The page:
Barristers face a number of issues and challenges in their work these days, such as differentiating themselves from others in the field, developing direct access, dealing with client expectations, new technology, and cuts to legal aid.
These are some of the biggest challenges facing barristers right now:
Technology has improved life in so many ways, and makes many aspects of our work and personal lives easier. However, it has also created issues for barristers by raising clients’ expectations. Having constant internet access means that clients are empowered and able to access legal information for themselves. They expect their barristers to be proactive in finding solutions to problems, and relationships between barristers and clients can suffer as a result of these expectations. It’s now likely that clients will have done their own research before meeting their barrister, and barristers must spend time educating their clients and going through any incorrect or unreliable information they might have found through their own research.
Differentiating yourself from others
Newly-qualified barristers face a big challenge in differentiating themselves from others in their field. It is important to discover and develop traits that will help you stand out from your peers. One way to do this is to embrace new technology and use it to your advantage. Another option is to qualify to practice in another country, which will enable you to offer a wider range of services to your clients and enhance your professional profile.
Cuts to legal aid
Legal aid cuts have put added pressure on barristers and have substantially reduced the amount of work available. Many litigants are either representing themselves or giving up on the courts completely. For newly-qualified barristers this means they are no longer able to take on as many lower-value, less-complex cases to develop their skills. The cuts have also put pressure on smaller high-street firms, making it more difficult for them to survive and compete with larger, wealthier firms.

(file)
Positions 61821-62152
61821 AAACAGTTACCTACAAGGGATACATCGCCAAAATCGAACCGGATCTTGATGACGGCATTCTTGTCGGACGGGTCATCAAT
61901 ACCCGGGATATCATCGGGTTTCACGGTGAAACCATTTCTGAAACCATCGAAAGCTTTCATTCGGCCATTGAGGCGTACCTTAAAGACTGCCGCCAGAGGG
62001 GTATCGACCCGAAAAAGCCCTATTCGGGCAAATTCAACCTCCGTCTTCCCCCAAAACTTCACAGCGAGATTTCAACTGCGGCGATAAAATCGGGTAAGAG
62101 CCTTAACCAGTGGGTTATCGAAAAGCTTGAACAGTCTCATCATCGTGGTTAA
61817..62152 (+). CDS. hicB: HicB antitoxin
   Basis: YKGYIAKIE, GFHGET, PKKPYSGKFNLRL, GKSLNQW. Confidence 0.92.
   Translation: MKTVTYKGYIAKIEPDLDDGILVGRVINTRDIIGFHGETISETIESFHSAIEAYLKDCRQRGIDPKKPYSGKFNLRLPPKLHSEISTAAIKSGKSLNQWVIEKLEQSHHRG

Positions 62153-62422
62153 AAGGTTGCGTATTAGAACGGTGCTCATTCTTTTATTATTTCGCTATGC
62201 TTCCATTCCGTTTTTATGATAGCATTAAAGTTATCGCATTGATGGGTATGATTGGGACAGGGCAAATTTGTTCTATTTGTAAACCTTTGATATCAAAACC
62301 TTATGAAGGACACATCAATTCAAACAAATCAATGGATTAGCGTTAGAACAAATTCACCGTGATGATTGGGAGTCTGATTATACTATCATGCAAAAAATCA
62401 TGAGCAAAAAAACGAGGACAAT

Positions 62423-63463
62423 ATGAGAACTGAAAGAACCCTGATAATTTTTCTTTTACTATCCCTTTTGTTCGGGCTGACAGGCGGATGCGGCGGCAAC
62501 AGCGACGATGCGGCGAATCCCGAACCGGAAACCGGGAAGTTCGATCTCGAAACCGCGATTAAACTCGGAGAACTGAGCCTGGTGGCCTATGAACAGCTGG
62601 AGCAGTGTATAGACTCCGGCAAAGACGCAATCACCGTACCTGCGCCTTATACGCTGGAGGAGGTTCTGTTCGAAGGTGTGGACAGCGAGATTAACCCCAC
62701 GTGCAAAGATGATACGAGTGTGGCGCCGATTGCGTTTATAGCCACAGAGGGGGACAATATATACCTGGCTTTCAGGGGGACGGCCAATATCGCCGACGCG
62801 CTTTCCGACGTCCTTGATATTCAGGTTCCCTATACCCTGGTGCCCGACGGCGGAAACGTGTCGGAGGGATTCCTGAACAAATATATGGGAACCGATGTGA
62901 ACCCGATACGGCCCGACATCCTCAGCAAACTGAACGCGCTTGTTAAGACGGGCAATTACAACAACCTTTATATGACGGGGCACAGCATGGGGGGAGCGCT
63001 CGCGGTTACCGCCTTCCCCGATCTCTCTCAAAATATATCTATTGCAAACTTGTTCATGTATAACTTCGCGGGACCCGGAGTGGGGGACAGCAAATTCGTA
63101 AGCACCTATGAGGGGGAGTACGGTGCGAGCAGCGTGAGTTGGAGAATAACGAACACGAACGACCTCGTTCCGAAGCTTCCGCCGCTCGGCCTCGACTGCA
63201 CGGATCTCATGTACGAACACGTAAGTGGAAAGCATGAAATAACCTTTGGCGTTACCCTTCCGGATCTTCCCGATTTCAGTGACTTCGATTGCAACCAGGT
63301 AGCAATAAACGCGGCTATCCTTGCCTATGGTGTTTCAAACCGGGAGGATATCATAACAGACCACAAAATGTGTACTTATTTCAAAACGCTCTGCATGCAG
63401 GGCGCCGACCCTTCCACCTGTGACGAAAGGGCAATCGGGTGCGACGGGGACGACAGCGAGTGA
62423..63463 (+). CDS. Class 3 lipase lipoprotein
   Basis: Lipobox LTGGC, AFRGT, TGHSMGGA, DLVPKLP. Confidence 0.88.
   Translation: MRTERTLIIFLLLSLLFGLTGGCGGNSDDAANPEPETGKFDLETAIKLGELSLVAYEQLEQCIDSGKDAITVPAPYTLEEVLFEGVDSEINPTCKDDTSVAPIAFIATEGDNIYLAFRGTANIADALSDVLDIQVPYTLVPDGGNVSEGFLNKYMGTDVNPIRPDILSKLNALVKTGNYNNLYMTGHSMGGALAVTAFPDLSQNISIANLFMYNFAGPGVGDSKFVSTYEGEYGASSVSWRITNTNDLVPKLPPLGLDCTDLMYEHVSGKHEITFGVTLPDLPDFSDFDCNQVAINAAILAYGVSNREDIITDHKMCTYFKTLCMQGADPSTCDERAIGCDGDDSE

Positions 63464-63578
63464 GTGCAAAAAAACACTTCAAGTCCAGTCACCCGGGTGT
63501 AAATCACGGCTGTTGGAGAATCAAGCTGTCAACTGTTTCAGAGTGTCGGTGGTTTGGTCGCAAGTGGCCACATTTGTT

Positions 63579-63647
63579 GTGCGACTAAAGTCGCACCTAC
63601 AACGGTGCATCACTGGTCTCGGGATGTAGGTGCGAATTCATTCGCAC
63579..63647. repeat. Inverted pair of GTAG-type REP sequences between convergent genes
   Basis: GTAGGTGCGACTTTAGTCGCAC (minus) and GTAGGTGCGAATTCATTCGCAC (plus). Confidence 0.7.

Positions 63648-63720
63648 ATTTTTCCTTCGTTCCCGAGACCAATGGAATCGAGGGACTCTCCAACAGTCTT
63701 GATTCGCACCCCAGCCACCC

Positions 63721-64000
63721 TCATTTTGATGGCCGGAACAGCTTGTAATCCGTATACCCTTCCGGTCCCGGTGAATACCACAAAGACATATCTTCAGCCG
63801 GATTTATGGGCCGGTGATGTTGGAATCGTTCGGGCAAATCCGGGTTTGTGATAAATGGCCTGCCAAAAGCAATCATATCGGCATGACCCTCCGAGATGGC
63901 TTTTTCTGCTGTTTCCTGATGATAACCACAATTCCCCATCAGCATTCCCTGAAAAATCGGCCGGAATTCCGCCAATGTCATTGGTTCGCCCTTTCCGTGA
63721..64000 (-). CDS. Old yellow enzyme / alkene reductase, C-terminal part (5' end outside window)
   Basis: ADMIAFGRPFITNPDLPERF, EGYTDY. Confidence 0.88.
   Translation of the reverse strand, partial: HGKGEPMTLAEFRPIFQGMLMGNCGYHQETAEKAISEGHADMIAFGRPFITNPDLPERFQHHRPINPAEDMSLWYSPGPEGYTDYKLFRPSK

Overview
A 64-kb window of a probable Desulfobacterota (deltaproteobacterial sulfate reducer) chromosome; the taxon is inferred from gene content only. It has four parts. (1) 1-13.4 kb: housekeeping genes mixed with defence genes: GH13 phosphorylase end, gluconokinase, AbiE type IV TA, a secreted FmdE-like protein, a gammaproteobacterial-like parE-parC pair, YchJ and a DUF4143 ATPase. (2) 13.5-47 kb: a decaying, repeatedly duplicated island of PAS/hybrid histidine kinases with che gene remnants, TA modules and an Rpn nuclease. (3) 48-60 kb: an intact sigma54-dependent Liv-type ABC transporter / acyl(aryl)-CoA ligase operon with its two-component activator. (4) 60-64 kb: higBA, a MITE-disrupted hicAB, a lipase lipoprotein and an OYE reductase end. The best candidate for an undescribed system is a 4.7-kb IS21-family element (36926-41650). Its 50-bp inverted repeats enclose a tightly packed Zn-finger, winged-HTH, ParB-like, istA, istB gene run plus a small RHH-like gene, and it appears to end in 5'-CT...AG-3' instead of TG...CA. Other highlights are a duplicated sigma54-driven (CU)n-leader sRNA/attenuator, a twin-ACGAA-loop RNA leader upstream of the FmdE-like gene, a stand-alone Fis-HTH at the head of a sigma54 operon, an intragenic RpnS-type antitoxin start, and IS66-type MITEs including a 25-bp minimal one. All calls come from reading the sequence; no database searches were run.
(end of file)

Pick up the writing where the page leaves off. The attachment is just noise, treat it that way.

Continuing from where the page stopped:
Developing direct access
Direct access was introduced in 2004, and although take-up was slow initially, it has developed significantly in recent years. It presents a number of challenges to barristers, including the administrative burden which can fall on them and their clerks. This is much more of an issue with direct access than in the traditional solicitor/barrister model, as card payments must be processed, proof of ID must be recorded, and client care letters must be sent. Prospective clients can also take up a great deal of time, without always converting into paid work.
Use of technology
Technology can make barristers’ chambers more efficient and cost-effective. It has allowed many to automate certain processes, which is particularly useful in the more paper-intensive areas. The issue barristers now face however, is that this means that more functions can be performed by computers rather than trainees. Barristers also face the challenge of ensuring their focus remains on their clients and developing strong relationships with them – something which they cannot simply leave up to technology.